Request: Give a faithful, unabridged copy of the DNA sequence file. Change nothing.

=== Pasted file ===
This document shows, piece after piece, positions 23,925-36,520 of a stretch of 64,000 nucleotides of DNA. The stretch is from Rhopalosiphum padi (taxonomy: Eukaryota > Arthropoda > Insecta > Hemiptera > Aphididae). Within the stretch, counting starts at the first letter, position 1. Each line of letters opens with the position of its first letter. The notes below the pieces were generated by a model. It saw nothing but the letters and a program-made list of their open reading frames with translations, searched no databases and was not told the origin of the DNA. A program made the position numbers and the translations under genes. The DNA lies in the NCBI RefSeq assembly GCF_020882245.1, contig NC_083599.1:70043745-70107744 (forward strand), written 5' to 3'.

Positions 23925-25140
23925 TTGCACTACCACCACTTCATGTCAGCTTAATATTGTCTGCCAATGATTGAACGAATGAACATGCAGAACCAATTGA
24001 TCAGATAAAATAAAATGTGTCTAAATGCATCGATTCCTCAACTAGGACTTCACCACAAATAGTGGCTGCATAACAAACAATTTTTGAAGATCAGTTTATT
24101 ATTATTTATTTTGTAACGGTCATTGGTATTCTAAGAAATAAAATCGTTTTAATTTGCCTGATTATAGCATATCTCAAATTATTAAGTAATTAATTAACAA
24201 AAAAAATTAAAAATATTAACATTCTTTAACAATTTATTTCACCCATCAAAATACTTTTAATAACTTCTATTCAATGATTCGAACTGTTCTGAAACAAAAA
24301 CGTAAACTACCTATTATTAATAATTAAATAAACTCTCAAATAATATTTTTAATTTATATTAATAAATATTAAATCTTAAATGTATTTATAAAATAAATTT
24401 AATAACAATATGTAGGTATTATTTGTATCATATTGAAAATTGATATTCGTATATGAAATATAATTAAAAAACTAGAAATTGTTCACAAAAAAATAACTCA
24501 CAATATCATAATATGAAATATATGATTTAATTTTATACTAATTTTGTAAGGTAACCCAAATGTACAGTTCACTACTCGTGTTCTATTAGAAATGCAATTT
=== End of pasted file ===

This document shows, piece after piece, positions 23,925-36,520 of a stretch of 64,000 nucleotides of DNA. The stretch is from Rhopalosiphum padi (taxonomy: Eukaryota > Arthropoda > Insecta > Hemiptera > Aphididae). Within the stretch, counting starts at the first letter, position 1. Each line of letters opens with the position of its first letter. The notes below the pieces were generated by a model. It saw nothing but the letters and a program-made list of their open reading frames with translations, searched no databases and was not told the origin of the DNA. A program made the position numbers and the translations under genes. The DNA lies in the NCBI RefSeq assembly GCF_020882245.1, contig NC_083599.1:70043745-70107744 (forward strand), written 5' to 3'.

Positions 23925-25140
23925 TTGCACTACCACCACTTCATGTCAGCTTAATATTGTCTGCCAATGATTGAACGAATGAACATGCAGAACCAATTGA
24001 TCAGATAAAATAAAATGTGTCTAAATGCATCGATTCCTCAACTAGGACTTCACCACAAATAGTGGCTGCATAACAAACAATTTTTGAAGATCAGTTTATT
24101 ATTATTTATTTTGTAACGGTCATTGGTATTCTAAGAAATAAAATCGTTTTAATTTGCCTGATTATAGCATATCTCAAATTATTAAGTAATTAATTAACAA
24201 AAAAAATTAAAAATATTAACATTCTTTAACAATTTATTTCACCCATCAAAATACTTTTAATAACTTCTATTCAATGATTCGAACTGTTCTGAAACAAAAA
24301 CGTAAACTACCTATTATTAATAATTAAATAAACTCTCAAATAATATTTTTAATTTATATTAATAAATATTAAATCTTAAATGTATTTATAAAATAAATTT
24401 AATAACAATATGTAGGTATTATTTGTATCATATTGAAAATTGATATTCGTATATGAAATATAATTAAAAAACTAGAAATTGTTCACAAAAAAATAACTCA
24501 CAATATCATAATATGAAATATATGATTTAATTTTATACTAATTTTGTAAGGTAACCCAAATGTACAGTTCACTACTCGTGTTCTATTAGAAATGCAATTT